365 Days of the Moon -- August 09, 2014

Mare Imbrium wide view



      Mare Imbrium (Sea of Rains) is the classic prototype for maria that formed within an impact basin. It is obvious that circular Mare Imbrium is
      bordered by curved adjoining mountain chains. With hindsight, we now know these mountains are actually the rim of a impact basin. By definition, a
      lunar basin is any huge crater exceeding 300 kilometers across. Imbrium more than fits the bill. In the billion years following the creation of
      the Imbrium Basin some 3.8 billion years ago, the excavation was filled by hundreds of lava eruptions until it was smoothly paved over like we see it
      today.

      But this seemingly obvious explanation for this feature's origin was long in coming. It was 280 years after the perfection of the astronomical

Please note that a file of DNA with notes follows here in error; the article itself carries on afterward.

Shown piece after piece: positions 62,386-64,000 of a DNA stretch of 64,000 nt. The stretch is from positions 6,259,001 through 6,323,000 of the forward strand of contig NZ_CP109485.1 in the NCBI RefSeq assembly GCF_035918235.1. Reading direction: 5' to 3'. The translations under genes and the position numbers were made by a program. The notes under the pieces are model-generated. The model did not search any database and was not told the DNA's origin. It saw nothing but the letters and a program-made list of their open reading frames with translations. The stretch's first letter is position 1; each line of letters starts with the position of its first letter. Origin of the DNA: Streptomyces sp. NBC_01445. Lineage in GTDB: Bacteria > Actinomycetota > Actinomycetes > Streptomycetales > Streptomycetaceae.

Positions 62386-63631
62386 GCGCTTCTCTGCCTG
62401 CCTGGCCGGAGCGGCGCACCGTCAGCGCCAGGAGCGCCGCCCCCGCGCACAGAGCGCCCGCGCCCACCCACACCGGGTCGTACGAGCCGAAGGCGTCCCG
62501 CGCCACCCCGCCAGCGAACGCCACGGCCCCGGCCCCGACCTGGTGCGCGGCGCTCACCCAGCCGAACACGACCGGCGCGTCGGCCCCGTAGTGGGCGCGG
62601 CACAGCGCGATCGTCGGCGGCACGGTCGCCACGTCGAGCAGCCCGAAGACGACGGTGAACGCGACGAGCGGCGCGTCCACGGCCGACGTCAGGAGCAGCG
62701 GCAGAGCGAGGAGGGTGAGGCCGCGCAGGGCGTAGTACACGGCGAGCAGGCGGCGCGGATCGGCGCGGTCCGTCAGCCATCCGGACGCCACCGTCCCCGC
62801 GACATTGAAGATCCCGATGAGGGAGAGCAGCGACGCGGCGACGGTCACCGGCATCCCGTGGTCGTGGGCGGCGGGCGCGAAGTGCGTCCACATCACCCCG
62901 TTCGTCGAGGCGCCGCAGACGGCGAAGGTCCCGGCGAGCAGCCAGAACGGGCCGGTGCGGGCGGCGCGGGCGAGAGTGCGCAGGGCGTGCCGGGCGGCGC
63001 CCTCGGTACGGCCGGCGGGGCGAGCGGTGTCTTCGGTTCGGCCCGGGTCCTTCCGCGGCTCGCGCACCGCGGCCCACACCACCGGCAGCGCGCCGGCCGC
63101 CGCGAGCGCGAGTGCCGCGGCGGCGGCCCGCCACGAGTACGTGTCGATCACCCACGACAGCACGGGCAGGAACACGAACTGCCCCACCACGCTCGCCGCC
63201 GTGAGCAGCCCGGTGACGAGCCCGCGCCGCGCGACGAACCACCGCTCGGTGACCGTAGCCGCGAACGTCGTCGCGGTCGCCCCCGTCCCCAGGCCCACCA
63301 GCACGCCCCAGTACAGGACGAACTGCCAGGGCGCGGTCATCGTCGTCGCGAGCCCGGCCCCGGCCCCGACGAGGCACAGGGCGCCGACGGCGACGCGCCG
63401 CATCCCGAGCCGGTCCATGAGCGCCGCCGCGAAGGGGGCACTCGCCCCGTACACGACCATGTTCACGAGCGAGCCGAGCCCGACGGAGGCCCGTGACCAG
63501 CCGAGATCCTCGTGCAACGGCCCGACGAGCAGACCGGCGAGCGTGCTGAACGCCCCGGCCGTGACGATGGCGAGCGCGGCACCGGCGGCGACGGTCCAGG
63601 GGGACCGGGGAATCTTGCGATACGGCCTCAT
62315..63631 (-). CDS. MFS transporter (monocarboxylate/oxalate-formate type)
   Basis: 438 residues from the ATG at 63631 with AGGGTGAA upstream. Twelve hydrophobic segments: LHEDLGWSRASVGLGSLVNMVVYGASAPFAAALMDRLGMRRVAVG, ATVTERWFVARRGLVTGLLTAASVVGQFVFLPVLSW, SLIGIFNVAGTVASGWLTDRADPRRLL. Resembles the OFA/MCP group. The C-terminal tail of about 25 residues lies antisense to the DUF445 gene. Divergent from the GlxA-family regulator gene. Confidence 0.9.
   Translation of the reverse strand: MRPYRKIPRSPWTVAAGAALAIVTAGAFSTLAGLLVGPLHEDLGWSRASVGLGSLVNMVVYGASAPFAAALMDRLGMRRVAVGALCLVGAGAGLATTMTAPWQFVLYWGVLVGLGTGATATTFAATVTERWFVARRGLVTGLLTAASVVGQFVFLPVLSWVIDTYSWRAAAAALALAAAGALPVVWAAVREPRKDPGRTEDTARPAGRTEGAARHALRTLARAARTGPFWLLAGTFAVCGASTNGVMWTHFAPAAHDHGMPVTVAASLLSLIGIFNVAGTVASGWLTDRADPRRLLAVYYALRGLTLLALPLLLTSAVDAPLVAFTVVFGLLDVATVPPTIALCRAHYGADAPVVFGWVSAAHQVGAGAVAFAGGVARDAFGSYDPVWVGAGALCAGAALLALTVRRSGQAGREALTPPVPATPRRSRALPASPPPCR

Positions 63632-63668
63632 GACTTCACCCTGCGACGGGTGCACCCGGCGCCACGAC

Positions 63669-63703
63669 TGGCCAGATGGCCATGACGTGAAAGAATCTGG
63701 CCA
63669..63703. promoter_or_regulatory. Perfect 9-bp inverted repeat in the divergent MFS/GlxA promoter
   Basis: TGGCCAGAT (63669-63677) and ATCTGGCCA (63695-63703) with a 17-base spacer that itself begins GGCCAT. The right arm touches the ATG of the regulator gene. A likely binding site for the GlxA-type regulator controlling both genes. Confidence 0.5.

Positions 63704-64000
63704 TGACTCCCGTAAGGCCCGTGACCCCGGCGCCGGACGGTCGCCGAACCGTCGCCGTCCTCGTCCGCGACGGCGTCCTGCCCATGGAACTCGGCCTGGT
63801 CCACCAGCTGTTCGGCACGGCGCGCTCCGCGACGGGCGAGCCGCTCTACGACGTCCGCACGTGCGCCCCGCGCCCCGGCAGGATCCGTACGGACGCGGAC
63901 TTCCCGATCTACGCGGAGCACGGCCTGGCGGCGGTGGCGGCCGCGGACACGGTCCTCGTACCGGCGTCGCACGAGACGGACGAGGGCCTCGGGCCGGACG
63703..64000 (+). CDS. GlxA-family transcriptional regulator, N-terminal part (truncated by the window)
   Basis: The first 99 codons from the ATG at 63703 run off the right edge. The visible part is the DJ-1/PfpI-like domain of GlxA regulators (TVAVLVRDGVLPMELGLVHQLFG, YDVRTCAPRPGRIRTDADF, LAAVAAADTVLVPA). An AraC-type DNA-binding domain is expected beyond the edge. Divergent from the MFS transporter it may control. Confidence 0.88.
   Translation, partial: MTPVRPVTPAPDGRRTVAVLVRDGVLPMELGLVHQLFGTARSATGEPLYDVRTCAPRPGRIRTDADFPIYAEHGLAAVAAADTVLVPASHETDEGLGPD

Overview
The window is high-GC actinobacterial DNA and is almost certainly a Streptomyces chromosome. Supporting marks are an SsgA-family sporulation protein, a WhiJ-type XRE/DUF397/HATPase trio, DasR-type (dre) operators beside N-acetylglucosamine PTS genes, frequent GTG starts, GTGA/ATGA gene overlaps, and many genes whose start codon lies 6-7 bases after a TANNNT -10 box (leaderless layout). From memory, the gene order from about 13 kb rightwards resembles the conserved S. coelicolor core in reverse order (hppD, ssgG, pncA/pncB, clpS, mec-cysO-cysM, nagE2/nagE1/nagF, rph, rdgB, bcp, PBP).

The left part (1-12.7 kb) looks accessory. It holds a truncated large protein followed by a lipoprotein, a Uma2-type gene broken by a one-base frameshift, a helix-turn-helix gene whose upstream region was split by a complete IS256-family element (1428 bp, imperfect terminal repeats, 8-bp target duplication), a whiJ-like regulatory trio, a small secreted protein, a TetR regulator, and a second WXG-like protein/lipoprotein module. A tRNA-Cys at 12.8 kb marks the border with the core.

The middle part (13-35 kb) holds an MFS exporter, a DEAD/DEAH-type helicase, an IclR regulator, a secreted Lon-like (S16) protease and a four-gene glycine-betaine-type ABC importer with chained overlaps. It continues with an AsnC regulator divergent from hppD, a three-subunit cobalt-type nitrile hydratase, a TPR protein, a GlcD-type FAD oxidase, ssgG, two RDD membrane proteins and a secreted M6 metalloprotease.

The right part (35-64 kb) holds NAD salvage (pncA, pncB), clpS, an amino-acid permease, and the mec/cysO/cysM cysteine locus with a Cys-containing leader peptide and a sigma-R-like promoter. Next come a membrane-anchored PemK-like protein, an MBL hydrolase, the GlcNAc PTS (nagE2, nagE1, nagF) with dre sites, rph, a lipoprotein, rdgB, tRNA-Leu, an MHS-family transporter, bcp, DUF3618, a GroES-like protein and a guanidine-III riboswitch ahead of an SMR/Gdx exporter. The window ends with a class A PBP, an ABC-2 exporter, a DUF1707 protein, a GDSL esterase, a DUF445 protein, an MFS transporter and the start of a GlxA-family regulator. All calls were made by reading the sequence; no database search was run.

telescope before a geologist, not an astronomer, deduced the truth about the origin of Mare Imbrium. In the 1890's, Karl Grove Gilbert, chief
      geologist for the US Geological Survey, concluded that Imbrium formed by of a colossal collision on the Moon. But Gilbert's discovery was ignored
      for another half century until Ralph Baldwin independently came to the same conclusion in the late 1940's. Indeed, the universal acceptance of
      the impact origin of lunar features was not complete until the Apollo expeditions to the Moon. Sometimes the obvious takes a while to sink in.

This image is a montage of two images taken through a Celstron 11 Edge HD and Skyris 274M camera.


Image copyright Robert Reeves 2014


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